Sexual attraction to exploitability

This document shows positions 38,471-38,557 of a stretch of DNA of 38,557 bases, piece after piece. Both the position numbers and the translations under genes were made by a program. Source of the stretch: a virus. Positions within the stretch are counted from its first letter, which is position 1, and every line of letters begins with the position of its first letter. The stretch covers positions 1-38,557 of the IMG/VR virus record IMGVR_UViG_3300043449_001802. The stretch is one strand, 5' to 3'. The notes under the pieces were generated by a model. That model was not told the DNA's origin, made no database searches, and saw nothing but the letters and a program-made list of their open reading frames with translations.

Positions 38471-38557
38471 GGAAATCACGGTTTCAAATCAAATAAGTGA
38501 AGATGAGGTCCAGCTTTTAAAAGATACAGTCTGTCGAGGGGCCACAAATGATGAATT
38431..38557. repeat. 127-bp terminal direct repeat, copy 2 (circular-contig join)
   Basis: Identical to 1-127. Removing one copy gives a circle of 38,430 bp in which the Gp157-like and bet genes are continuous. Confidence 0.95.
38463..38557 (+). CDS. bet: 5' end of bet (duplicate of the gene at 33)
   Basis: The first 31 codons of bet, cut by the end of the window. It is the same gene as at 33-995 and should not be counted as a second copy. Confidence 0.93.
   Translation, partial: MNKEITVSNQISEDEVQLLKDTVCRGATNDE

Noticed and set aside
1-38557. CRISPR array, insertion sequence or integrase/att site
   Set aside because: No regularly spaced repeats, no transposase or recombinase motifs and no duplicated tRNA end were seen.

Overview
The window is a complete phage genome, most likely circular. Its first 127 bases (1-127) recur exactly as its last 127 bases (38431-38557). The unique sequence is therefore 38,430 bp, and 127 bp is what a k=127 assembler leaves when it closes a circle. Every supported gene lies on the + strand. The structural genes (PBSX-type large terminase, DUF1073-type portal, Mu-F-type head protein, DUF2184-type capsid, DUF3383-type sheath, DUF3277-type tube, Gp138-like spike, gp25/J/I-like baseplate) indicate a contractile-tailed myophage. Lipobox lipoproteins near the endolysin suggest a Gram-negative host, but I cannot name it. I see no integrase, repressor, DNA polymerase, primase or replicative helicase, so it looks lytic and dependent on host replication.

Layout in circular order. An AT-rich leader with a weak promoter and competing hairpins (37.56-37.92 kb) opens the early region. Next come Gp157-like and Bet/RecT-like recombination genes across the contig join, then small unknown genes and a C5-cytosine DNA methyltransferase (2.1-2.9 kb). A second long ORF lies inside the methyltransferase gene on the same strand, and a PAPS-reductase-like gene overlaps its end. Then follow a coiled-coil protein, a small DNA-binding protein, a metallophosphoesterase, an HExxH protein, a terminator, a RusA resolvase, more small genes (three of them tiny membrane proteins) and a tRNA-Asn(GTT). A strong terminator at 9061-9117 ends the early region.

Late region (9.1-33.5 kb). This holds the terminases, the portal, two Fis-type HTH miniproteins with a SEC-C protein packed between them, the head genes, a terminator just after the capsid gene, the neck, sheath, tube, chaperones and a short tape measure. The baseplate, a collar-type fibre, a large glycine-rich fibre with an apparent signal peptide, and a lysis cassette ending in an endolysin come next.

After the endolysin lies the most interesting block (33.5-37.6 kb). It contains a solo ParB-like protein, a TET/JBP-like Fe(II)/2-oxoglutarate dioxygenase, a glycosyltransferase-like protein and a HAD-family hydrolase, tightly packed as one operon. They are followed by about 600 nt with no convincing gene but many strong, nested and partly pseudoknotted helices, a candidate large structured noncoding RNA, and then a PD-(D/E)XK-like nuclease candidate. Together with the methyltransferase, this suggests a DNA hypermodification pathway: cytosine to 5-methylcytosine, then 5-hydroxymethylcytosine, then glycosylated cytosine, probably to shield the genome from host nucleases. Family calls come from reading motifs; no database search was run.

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This research explores the relationship between sexual exploitability and sexual attractiveness. Sexual exploitability describes the ease with which a woman could be pressured, deceived, or coerced into sex, or sexually assaulted. Study 1 documented novel cues to sexual exploitability. Moreover, men found women displaying these cues to be attractive as short-term mates, supporting the hypothesis that men’s attraction functions to motivate the pursuit of sexually accessible women. In Study 2, it was determined that women also perceived other women who displayed cues to exploitability as sexually attractive to men. Because displaying exploitability enhances a woman’s sexual attractiveness, women may have co-evolved mate attraction mechanisms designed to capitalize on this feature of male sexual psychology. In Study 3, it was hypothesized that three individual differences would predict which women would be more likely to signal exploitability as a mate attraction tactic: propensity towards short-term mating, relationship status, and self-perceived mate value. Women self-reported their likelihood of using mate attraction tactics involving the intentional display of exploitability cues. Women inclined toward casual sex were more likely to report using such tactics. In Study 4, a separate set of female participants made a hypothetical video dating profile to provide a record of their actual behavior in a mate attraction scenario. Women inclined toward short-term mating and high in the personality characteristic of Openness to Experience were more likely than their female counterparts to display exploitability cues in their videos. These convergent results across studies support the hypothesis that women pursuing short-term mating capitalize on the relationship between exploitability and attractiveness to achieve their mating goals. Results from these studies expand our knowledge of sexual exploitability and mate attraction. Documentation of a comprehensive list of cues to exploitability expands our knowledge of potential predictors of sexual victimization. Identification of individual differences that predict which women may functionally display exploitability cues increases our understanding of which women may be at greater risk for sexual exploitation.